Wednesday, May 23, 2012


Crisis Magazine has a piece on "Liberal Catholicism: Rest in Peace" which you can read by pressing this sentence.

I come from a conservative Catholic family, but I was schooled in post-Vatican II theology and radically liberal Catholicism in the seminary from 1976 to 1980. As a 14 year old I loved every single change that began in our parish including most of all the Mass in the vernacular and facing the people. In fact prior to the Second Vatican Council I use to ask my father why the priest doesn't face the people and what the heck is he doing up there. My father's answer was that he thought it might be good to put mirrors up there so we could see! And then he told me that in churches in Italy, the priest did face the people. I think he was speaking of the Basilicas in Rome.

But I can still remember the palpable excitement I felt that first Sunday the priest faced the congregation and we had cards in the pew with all the new English responses we could use. This had to be around 1965 or 66. I also remember some of our friends in the parish who thought this whole endeavor was ill-advised and did not know what to make of it. I thought they were crazy!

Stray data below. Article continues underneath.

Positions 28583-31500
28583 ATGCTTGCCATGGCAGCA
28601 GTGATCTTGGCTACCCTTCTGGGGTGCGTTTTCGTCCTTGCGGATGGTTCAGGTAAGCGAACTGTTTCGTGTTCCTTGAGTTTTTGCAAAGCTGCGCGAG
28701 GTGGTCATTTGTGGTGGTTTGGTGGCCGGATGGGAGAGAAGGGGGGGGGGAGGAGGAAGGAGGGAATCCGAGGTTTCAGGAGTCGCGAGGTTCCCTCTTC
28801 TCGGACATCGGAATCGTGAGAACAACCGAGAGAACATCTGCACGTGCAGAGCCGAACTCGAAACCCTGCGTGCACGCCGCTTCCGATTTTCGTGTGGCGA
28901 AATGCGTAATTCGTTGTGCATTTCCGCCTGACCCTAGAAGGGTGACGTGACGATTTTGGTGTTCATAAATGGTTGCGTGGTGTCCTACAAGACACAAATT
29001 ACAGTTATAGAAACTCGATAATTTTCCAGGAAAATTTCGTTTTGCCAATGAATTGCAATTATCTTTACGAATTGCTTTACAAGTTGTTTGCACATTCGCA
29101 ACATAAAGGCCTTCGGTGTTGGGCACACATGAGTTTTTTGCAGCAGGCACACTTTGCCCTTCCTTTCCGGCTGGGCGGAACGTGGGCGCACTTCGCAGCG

The first time I began to have reservations about the "new and improved" liturgy was around 1967 when a Franciscan sister and two other cohorts helped us to experience folk music at Mass. They said this is the wave of the future! They sat to the left of the altar within the altar railing, all three of them on bar stools and all three of them with guitars and we suffered through it. I thought to myself, "what the heck is this?" At the same time too, the reform of the Mass was coming in drips and drabs and to me, even as a teenager, it all seem like degeneration rather that regeneration, disintegration, not renewal although it kept being called renewal. The priests kept saying that this is the "simplification" of the Mass to make it more intelligible. And then the revised English in 1969/70 clearly was less sacred and more banal than the original English first used in 1965.